LONDON - Rapidly forming El Niño conditions over the central and eastern Pacific Ocean have increased the probability of a strong episode this winter that would likely raise temperatures and cut gas consumption in the United States.

Sea surface temperatures in the most critical region of the ocean have warmed rapidly and have been almost +1.3°C above the long-term seasonal average so far in August having started the year -0.7°C below average in January.

The speed and strength of the warming has significantly increased the probability El Niño will prevail this winter and that it could be a strong rather than a weak one.

In its latest outlook, published on August 28, the U.S. Climate Prediction Centre put the probability of El Niño occurring between December and February at more than 95% and says most models show it will be strong.

El Niño is characterised by sea surface temperatures persistently +0.5°C or more above average and a strong episode occurs when temperatures are persistently +1.5°C or more above average.

The strength of El Niño matters because a weak or moderate episode is likely to be dominated by other factors influencing the weather and have little or no observable impact on temperatures and heating demand.

But a strong El Niño tends to produce a significant and observable impact on weather patterns, lowering gas consumption and prices.

A strong El Niño is generally associated with warmer-than-average winter temperatures across the United States, especially in the northern tier of states stretching from Washington through Illinois to Maine.

Chartbook: El Nino and U.S. heating demand

Since 1950, there have been six strong El Niño episodes during the northern hemisphere winter (1957/58, 1965/66, 1982/83, 1991/92, 1997/98 and 2015/16) and one borderline case (2009/10).

Since 1973, during winters with a strong episode, the number of U.S. heating degree days was 7% lower on average compared with years without (or 10% lower if the borderline case is excluded).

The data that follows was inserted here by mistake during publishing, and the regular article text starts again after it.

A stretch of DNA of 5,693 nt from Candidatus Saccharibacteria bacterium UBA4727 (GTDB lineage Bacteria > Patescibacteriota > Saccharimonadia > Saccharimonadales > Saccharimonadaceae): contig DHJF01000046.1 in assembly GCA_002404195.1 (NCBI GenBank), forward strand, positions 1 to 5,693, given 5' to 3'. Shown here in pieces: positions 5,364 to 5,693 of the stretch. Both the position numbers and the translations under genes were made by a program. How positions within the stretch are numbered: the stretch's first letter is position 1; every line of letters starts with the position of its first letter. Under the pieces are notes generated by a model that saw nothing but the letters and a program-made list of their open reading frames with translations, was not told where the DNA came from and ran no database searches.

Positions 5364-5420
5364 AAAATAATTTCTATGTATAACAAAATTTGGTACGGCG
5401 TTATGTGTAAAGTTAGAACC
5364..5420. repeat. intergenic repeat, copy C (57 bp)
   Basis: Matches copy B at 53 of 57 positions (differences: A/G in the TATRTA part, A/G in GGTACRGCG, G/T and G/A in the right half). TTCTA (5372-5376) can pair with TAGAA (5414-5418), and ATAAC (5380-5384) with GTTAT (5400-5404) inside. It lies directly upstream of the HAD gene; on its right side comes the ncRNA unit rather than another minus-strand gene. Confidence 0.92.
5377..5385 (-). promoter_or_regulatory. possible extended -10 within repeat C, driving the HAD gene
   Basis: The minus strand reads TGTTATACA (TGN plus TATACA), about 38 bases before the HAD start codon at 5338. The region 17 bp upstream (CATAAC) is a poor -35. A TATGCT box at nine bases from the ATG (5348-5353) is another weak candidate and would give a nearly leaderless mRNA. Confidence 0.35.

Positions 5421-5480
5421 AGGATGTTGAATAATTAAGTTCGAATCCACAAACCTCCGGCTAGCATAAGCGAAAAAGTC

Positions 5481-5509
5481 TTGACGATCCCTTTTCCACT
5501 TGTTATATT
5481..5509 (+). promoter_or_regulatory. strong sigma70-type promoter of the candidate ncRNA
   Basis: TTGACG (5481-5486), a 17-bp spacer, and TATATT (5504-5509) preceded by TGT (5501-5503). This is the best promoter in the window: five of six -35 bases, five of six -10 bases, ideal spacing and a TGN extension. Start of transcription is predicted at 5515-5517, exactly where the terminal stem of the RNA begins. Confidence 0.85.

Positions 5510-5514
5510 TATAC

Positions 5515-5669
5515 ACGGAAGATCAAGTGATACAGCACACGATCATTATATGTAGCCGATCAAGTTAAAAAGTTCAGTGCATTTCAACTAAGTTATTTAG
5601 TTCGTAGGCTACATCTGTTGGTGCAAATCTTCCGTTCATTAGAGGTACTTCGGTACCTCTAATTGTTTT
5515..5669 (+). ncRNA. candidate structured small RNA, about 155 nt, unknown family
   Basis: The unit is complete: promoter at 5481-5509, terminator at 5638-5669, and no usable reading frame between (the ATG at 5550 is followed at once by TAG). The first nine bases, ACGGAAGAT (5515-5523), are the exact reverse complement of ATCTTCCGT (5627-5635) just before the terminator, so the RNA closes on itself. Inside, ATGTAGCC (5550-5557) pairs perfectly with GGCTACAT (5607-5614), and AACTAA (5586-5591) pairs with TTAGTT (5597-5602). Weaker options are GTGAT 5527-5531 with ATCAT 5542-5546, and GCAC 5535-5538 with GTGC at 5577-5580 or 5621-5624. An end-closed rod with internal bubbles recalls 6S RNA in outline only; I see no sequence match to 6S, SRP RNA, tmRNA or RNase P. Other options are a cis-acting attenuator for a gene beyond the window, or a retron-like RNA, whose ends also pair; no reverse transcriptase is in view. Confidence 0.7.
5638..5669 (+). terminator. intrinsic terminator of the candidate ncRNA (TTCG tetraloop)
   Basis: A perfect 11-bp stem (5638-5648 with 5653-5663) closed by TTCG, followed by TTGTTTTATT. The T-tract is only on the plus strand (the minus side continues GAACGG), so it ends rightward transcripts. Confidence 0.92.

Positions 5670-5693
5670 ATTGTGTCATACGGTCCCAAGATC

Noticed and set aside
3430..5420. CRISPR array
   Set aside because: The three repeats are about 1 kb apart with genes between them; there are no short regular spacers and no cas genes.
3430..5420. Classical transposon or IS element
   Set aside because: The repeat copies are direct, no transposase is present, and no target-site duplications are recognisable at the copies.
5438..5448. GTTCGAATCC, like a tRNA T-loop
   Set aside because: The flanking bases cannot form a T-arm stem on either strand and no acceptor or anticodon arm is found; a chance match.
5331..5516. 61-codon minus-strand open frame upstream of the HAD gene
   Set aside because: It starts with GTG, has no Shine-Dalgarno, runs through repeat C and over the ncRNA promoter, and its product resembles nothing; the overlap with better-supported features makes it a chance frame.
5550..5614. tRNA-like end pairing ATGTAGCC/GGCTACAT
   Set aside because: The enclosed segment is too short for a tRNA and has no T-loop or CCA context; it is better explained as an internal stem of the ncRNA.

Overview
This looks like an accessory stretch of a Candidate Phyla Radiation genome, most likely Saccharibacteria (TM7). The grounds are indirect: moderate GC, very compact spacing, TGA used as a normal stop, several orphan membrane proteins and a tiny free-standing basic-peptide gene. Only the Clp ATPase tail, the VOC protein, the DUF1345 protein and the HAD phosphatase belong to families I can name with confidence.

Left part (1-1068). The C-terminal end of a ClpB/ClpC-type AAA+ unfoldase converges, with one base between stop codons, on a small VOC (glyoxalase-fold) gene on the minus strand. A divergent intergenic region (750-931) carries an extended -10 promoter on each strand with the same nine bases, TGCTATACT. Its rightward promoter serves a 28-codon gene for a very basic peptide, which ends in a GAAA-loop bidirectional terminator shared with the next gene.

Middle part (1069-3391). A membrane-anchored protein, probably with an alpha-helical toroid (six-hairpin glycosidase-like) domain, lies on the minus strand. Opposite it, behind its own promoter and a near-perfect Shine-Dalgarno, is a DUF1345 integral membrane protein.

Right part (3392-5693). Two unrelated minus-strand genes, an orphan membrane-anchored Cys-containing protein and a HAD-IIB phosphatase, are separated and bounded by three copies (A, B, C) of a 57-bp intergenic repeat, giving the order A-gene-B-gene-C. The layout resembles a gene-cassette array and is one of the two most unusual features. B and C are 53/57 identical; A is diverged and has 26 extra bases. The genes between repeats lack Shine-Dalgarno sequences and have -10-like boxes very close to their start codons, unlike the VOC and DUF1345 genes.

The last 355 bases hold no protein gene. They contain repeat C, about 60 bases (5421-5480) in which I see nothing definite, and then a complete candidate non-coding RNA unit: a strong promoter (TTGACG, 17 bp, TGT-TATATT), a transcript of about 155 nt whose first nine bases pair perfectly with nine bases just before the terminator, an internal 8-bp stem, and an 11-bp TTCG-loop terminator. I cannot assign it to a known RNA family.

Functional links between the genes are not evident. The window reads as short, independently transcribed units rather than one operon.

The impact is only observable for strong episodes - there was no significant difference in heating degree days between all El Niño years and all non-El Niño years.

So the outlook for gas, electricity and heating oil consumption and prices depends critically on the strength of the episode that is currently developing.

Winter is still three months or more in the future and the progression of El Niño conditions is subject to some uncertainty.

But there is a strong correlation between sea surface temperatures in August and those prevailing subsequently between December and February.

Sea surface temperatures have only been this far above the trend-adjusted seasonal average in August six times in the last 70 years (in 1957, 1965, 1972, 1987, 1997 and 2015).

On four of those six occasions, strong El Niño conditions prevailed the following winter (1957/58, 1987/88, 1997/98 and 2015/16).

Conversely, the seven strong winter El Niño's since 1950 have been preceded on average by sea surface temperatures +1.25°C above normal the previous August.

Current sea surface temperatures are already slightly above that threshold.

It is worth repeating that El Niño is not the only influence on winter temperatures in the United States or even the dominant one.

But a strong El Niño would make warmer-than-average temperatures more likely depressing energy consumption and prices.

The rapid development of a strong El Niño helps explain why U.S. gas prices remain low in real terms despite the recent depletion of working gas inventories.

Traders have started to anticipate a strong El Niño will reduce gas consumption for heating and power generation this winter.

John Kemp is a Reuters market analyst. The views expressed are his own (Editing by David Evans)